The Breath of the Morning Bird

By Corinne H. Smith

The air is full of the notes of birds, — song sparrows, red-wings, robins (singing a strain), bluebirds, — and I hear also a lark, — as if all the earth had burst forth into song. The influence of this April morning has reached them, for they live out-of-doors all the night, and there is no danger that they will oversleep themselves such a morning. ~ Thoreau’s journal, April 2, 1852

Morning has broken like the first morning,
Blackbird has spoken like the first bird.
~ Eleanor Farjeon, “Morning Has Broken”

Each spring I look forward to hearing what I call the First Bird of the Morning. He’s the first one to wake up and the first one to sing his song. He sings for a few minutes, then he stops. There’s a momentary pause throughout the neighborhood. (For all I know, the other birds may have groaned, mumbled, and hit their snooze buttons.) After 20-30 minutes of relative calm, the rest of the avian residents finally wake up and chime in, with the First Bird of the Morning leading the chorus. It’s a lovely symphony that filters into the inch of air allowed by my open bedroom window.

Over the past decade, I’ve witnessed different species claim First Bird status. The first year I paid attention to this phenomenon, a robin took center stage. The next year, it was a mourning dove. I’ve heard first melodies from a house finch, a Carolina wren, and from someone I could never quite identify. This year, my First Bird is a song sparrow. And what a singer he is! He seems quite proud to have claimed the first arbor vitae bush next to the carport. He wants to tell the world exactly where his new home is. And his favorite stage of all is the stop sign at the corner.

Yesterday, my morning started like any other. I got up at 5 a.m. and fired up the computer and the teapot. By dawn I had finished with e-mail and social media and had turned to work on current projects. The morning bird music was “on” in the background. I heard the song sparrow again as a soloist after the sun had come up over the horizon. I thought I knew where he would be sitting for his performance. And sure enough, when I looked out the living room window, I saw him perched on the top edge of the stop sign.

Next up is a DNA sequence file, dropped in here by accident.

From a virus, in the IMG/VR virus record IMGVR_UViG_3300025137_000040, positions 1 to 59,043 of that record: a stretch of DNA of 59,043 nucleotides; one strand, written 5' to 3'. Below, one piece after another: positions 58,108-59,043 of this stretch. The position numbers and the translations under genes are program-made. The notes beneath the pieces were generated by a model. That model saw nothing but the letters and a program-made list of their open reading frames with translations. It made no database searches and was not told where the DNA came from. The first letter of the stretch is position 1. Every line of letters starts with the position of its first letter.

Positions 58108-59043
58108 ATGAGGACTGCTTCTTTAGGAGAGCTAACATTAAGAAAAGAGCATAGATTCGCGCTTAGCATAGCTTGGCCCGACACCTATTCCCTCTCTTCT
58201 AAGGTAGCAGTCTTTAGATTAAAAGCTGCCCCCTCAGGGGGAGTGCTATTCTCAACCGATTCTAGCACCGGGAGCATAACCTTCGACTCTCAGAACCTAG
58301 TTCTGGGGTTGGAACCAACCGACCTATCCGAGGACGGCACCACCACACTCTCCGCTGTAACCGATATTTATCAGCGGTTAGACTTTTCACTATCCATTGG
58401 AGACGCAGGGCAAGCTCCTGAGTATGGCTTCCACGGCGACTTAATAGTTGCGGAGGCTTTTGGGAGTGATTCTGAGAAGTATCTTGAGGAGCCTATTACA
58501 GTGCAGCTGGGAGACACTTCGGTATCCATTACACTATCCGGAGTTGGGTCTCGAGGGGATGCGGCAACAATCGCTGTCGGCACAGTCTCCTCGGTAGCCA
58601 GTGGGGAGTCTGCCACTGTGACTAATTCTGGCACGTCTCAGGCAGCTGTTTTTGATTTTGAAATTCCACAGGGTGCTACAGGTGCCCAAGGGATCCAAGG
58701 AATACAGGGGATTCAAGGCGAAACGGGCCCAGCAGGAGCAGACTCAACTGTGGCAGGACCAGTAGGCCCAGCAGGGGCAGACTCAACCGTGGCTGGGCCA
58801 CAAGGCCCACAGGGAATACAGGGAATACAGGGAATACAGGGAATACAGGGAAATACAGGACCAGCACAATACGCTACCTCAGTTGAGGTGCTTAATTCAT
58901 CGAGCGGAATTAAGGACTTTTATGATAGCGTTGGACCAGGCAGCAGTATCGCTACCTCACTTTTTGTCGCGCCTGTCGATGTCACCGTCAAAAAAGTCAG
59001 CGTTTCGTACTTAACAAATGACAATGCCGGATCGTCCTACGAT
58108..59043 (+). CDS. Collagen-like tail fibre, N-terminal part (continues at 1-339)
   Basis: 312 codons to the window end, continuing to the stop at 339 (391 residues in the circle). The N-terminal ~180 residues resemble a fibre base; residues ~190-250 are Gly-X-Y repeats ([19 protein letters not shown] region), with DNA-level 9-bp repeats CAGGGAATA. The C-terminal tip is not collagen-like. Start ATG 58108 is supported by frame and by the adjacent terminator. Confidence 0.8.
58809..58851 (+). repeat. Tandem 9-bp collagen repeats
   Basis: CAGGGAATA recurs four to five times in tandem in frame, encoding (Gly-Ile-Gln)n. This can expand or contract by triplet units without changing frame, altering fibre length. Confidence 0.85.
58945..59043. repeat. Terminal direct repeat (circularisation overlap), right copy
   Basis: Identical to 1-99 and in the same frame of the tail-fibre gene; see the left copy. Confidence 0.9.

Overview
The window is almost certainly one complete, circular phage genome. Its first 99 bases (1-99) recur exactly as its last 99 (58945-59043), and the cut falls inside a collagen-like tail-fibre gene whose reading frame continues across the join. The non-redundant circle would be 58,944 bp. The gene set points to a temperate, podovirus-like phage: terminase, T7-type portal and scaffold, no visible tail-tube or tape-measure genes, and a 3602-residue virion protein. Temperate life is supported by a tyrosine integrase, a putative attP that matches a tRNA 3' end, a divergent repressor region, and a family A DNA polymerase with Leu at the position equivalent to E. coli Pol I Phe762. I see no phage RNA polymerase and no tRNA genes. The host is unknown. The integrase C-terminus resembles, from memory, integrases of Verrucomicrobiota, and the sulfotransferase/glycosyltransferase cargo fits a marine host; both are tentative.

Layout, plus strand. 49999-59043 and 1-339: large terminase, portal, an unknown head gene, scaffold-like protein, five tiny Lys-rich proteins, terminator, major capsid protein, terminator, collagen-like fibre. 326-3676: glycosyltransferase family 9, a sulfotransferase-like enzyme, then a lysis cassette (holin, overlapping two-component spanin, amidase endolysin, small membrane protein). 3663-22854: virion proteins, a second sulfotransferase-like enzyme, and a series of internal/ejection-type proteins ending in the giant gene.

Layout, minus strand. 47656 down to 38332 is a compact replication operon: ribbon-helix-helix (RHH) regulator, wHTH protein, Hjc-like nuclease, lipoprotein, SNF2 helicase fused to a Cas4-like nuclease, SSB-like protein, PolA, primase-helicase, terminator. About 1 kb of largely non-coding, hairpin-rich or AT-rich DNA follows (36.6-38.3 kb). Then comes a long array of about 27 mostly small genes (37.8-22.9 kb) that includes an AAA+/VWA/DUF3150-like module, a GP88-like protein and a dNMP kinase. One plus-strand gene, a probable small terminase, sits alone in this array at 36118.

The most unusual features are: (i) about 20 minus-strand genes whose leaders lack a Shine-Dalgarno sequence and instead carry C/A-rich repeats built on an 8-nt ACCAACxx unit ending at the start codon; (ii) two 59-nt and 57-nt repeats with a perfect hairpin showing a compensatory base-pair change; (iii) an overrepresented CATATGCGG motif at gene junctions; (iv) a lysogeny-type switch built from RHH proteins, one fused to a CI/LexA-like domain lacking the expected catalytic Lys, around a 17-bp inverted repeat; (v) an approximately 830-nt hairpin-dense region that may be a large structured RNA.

But as I watched him rear back his head and offer his beautiful tiny notes to the sky, I saw something else, too. We had been under a frost warning overnight. No white coating covered the grass, but the outside thermometer still hovered around 30°. Accordingly, each time the First Bird sang, little white puffs of his breath came out, too. I had never seen such evidence of bird breath. I stood transfixed and said “Wow” with each delivery.

Sparrow sings

Sparrow sings


It was the smallest possible sighting, really: the exhalation of a warm-blooded creature into the chilly atmosphere that surrounded him. An inconsequential observance, most would say. And yet it struck an immediate chord with me. How often do we remember that these animals are breathing the same air that we are? That their little bodies have functioning life systems like ours do? (Each one “a parcel of vain strivings,” as Mr. Thoreau might say.) Probably rarely, if ever, and not as much as we should. But it’s solid proof that we are all connected by living together on this same home planet. I wonder if he saw MY breath in return when I carried the garbage bag out to the curb a few minutes later.

I grabbed the camera and tried to get photos of First Bird, but I can’t seem to get him in focus. You can get an impression of him, but you can’t see exactly what I saw. You’ll just have to take my word for it. The picture remains clear enough in my own mind’s eye.


As I type these sentences now in the following morning, I hear the song sparrow again. Sure enough, he’s sitting on the stop sign. But the air is a few degrees warmer than it was yesterday. I watch intently and I don’t see puffs of his breath. Too bad. I will always remember what they looked like, though. And I will remind myself to always acknowledge that he and I – and all the rest of them — are indeed fellow creatures sharing one single environment.

Editor’s Note: Corinne’s recently released book, Thoreau for Kids, drew a very fine review in the Chicago Tribune the other day. Here’s a link to that review:

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